Inacessible to the improvements of civilisation, though passionately addicted to its vices, sensual, selfish, slothful, sullen, and saturnine, the Red Man is only to be roused from his lair to wage a fierce warfare for food, or for security; and, in those beautiful tracts where intelligent industry would have created abundance, he escapes famine by carnage only. His dwindling tribes are rapidly disappearing, through the havoc of their own untameable passions and wasteful violence. Where to-day he stood ferocious and powerful, to-morrow not a trace of his savage existence is to be found; where his warriors were lately congregated in fierce array, the rank grass of the prairie now flourishes spontaneously; and the trophy of scalps so proudly and recently erected by the hero of "the bloody mouth," is not more perishable and ephemeral, than he whose prowess and triumphs it was destined to commemorate.
The brief and the bloody story of the Red Man of the northern hemisphere, the destroyer and the destroyed, is thus soon told. Yet he, too, all savage as he is, has a seeming consciousness of some divine law, authorizing him to assume a despotic supremacy over the female of his
species. Wallowing in indolence, when not wallowing in blood, he leaves to the woman, his servant, all the labour, forethought, and ingenuity, necessary for the wants of his savage interior; and he lies basking before his proud "standard of the pheasant," or shaded by his broad shield of the buffalo, while his woman performs the drudgery of a beast of burthen, in the consciousness of her inability to resist the violence and tyranny of her
Still the suffering servant of the Red Man of the North, like the slave of the dark man of Australia, is described by all writers, and recently by one of the most distinguished, as a creature eminently endowed with moral sensibility. She distinguishes the brave from the craven, and loves and imitates the only virtue which adorns her master; for she is an admirer of glory, and has a rude appreciation of renown. She has a moral courage, too,† that supports her under the most arduous enterprises. She is moved by a deep, devoted tenderness for the child of her bosom; exercising in its rearing and education, a providence, a forecast, and a self-denial, sometimes wanting in the mothers of a more policized society.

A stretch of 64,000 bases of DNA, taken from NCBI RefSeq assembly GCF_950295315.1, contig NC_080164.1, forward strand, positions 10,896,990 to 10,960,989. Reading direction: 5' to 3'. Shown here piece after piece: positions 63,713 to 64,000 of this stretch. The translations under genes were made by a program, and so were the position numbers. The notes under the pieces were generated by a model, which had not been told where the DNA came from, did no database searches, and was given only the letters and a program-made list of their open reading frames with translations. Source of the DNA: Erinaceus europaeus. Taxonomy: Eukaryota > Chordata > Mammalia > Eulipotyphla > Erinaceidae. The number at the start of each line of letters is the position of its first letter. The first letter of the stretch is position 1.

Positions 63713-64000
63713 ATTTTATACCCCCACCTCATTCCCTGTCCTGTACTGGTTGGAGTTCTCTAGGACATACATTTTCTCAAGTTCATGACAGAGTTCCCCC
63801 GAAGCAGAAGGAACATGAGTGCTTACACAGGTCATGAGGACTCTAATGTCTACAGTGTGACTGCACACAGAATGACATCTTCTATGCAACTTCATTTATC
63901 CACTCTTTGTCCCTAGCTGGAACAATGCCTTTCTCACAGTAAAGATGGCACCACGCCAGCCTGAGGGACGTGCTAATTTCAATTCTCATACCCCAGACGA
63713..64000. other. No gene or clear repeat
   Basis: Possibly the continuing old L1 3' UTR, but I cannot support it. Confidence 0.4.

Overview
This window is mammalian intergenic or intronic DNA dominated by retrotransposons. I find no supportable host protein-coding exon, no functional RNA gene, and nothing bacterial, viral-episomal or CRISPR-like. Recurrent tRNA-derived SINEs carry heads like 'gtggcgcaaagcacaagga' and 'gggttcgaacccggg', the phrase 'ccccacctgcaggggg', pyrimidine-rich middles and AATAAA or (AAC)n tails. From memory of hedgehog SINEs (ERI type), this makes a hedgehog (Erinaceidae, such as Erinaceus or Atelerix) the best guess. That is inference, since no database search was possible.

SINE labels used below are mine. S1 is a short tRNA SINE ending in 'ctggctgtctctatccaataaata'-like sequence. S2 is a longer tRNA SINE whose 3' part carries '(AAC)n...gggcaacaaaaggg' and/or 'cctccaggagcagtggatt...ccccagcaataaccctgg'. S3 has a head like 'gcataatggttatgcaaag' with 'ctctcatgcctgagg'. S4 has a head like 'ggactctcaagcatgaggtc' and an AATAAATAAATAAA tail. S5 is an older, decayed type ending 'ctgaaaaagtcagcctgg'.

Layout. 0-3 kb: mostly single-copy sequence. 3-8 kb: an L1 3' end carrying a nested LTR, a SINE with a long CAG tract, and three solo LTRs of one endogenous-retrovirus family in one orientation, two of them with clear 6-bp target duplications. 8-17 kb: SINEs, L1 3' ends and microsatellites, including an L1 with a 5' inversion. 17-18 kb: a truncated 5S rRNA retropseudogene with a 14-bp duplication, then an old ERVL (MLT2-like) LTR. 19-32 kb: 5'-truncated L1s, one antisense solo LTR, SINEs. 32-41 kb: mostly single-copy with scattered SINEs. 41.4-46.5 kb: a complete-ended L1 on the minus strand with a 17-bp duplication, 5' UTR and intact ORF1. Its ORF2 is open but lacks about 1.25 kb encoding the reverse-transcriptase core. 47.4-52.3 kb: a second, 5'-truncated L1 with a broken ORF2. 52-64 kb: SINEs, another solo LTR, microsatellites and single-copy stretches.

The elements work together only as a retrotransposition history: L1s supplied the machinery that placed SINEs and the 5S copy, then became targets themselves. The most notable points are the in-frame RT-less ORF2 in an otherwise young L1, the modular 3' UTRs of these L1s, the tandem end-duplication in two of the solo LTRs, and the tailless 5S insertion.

Among the numerous nomadic tribes which occupy central and northern Asia, woman ranges on a still lower degree in the scale of consideration. Regarded as a necessary evil, as a creature inferior to man, and odious to the gods, her fine maternal organization, the cause of her intellectual excellence, renders her only the object of pro
The female of the Esquimaux (who belongs to the American variety) appears to have, in common with the woman of the South Sea Islands, a more delicate fabric than the male; and " her eloquent blood" is often seen bearing testimony to her more sentient nature. The complexion of the male Esquimaux" (says Chappell)" is of a dusky yellow, but some young women have a little colour bursting through this dark tint. The smallness of their hands and feet is also remarkable.”—Narrative of a Voyage to Hudson's Bay.